MTI landed on Kaylee’s radar while visiting her husband, who was studying for a PhD in electrical engineering at Notre Dame. “I met a former MTI employee at church, and asked him if he knew any place that would be hiring a metallurgist around South Bend. He said the company he had worked for was hiring one. So it was great timing!”

After interning at MTI and working with a colleague to build a database documenting all of the weld specifications for customers, Kaylee was offered a job she could start after graduating. She finished school in December 2015 and returned to South Bend to start work.

On-the-job learning

At MTI, Jessica quickly discovered the value of learning on the job when she was given the responsibility of designing a tool set for a lab machine. She did the majority of the design work, and worked with another engineer, who offered feedback throughout the process.

“It was a great experience,” she says. “However, when everything got sent out, there were a few issues with some tolerances that did not fit into the cavity like they were supposed to. It was cool to be given the responsibility for something I designed to be made — but at the same time didn’t work like it should. I was upset about it.”

“A lot of positives came from the experience," she adds. "I learned how to prevent those things from going wrong in the future. A few bumps in the road and in the end, everything was okay.”

Dustin adds that this evaluation process has been valuable, particularly during his own internship stage. “One of the cool things about the internship was designing things and having them evaluate the designs.”

He started out learning about the software used in the MTI offices, and later began working in Manufacturing Services, which does contract friction welding at MTI. “They put me on a parts assembly line, and then into inspection,” he says. “I was able to see a lot of the aspects that my work as an engineer would be going through.”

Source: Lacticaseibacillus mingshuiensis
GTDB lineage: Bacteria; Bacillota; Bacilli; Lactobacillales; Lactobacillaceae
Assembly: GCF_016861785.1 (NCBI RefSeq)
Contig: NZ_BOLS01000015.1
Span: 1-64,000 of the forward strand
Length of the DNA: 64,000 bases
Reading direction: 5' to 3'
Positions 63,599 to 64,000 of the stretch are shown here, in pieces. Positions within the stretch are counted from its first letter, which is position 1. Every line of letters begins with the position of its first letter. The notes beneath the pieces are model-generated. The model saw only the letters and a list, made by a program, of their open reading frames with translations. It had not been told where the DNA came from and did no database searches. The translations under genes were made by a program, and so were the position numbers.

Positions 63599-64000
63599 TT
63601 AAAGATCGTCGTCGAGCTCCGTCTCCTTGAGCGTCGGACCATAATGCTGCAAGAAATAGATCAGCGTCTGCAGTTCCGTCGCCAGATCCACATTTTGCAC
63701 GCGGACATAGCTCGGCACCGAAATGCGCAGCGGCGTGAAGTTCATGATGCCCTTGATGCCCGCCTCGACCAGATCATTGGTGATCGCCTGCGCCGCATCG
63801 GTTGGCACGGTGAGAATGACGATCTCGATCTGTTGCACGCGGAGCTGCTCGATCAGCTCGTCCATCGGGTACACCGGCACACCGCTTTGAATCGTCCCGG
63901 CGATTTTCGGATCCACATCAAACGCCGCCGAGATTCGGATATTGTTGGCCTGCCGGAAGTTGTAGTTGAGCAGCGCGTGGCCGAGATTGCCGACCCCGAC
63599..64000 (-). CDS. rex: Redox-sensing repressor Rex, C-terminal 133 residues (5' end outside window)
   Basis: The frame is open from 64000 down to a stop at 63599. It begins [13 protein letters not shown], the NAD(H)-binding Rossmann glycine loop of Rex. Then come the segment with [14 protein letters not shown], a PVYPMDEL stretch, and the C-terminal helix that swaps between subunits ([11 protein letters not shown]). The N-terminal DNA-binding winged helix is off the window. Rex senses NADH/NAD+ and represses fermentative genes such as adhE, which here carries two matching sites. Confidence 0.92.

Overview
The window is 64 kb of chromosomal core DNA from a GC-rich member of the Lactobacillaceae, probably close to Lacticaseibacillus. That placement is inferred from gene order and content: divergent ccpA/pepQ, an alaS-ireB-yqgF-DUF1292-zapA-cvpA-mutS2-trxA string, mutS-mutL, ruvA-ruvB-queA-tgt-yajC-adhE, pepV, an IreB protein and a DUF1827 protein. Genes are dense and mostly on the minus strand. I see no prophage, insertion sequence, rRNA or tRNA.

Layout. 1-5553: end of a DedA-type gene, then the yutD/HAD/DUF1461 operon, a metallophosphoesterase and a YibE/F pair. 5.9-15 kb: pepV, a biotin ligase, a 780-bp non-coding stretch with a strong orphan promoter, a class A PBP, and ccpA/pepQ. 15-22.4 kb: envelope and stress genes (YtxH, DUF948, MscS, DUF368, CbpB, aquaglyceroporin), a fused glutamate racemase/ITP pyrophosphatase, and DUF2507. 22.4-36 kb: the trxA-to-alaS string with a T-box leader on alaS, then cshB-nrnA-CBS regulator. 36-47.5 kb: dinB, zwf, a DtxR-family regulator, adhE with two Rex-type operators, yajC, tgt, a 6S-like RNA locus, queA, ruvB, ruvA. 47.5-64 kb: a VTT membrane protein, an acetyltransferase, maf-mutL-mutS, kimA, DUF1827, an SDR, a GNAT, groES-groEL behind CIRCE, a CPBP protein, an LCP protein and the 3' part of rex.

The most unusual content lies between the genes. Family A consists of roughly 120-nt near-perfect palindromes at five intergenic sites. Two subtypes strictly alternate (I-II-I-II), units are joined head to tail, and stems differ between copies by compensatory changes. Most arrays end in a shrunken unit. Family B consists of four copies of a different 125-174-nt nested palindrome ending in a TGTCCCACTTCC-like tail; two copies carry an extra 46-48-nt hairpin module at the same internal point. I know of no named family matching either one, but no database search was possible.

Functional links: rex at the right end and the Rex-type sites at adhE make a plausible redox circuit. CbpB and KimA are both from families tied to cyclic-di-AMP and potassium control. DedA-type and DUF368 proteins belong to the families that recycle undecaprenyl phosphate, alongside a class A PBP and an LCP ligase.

Dustin is now working in the Rotary Friction Welding division, and adds that he enjoys seeing designs being produced and manufactured right here at MTI. “All these engineers have all these ideas they’re coming up with and putting on paper,” he says. “They get to see them made. A lot of people don’t get to do that at other companies, but that’s my favorite thing.”

Working at MTI

One reason Jessica and Kaylee enjoy the work environment at MTI is the level of sophistication combined with a small company atmosphere. For example, MTI promotes open communication across all levels.  

“It’s family-owned and smaller,” says Jessica. “It’s small enough that everyone knows you on a first-name basis. At a larger company, you’re just a number. But here, the owner of the company knows my name, and can have a conversation with me. I feel like I matter.” She notes that the COO at MTI has even offered her advice on how to move forward in her education and receive an MBA.

I’m not working on the same thing over and over and over, she says. "A lot of the other people in my graduating class have had internships where they’re not given any challenges or responsibilities. It’s basically just filler work. That’s not how it is at MTI. Even as an intern, I was given responsibility, and felt MTI was concerned with my well-being, and growing as an individual.”

Kaylee echoes this sentiment, saying, “There aren’t too many places you can see friction welding. It’s a very innovative field. The small, family-owned company is great to be a part of. People look out for you. You wear a lot of hats, and you learn a lot.”

And the problem-solving element of the work is a great challenge for someone like her. “What we do is provide solutions for our customers on welding their parts together," Kaylee said. "They come to us and ask if we can do this or that. We give them feedback and do our best to provide cost-effective answers.”

Find a career path at MTI

Want to learn more about working at MTI? Check out our Careers page, and contact us with any questions you may have!

READY TO DIVE DEEPER on this topic?
Call us for a free, no-commitment, no-hard-sell consultation.